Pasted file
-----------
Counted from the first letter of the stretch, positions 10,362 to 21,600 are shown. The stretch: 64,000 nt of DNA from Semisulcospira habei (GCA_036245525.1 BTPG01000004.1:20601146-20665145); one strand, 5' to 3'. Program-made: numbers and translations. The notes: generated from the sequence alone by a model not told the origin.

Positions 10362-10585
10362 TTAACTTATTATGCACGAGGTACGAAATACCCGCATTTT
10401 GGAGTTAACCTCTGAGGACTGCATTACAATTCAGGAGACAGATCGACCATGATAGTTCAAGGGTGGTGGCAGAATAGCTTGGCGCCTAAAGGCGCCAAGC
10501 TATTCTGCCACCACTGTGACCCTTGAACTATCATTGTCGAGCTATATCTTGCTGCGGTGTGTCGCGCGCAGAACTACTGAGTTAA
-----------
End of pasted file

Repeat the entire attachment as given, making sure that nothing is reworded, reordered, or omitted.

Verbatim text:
Counted from the first letter of the stretch, positions 10,362 to 21,600 are shown. The stretch: 64,000 nt of DNA from Semisulcospira habei (GCA_036245525.1 BTPG01000004.1:20601146-20665145); one strand, 5' to 3'. Program-made: numbers and translations. The notes: generated from the sequence alone by a model not told the origin.

Positions 10362-10585
10362 TTAACTTATTATGCACGAGGTACGAAATACCCGCATTTT
10401 GGAGTTAACCTCTGAGGACTGCATTACAATTCAGGAGACAGATCGACCATGATAGTTCAAGGGTGGTGGCAGAATAGCTTGGCGCCTAAAGGCGCCAAGC
10501 TATTCTGCCACCACTGTGACCCTTGAACTATCATTGTCGAGCTATATCTTGCTGCGGTGTGTCGCGCGCAGAACTACTGAGTTAA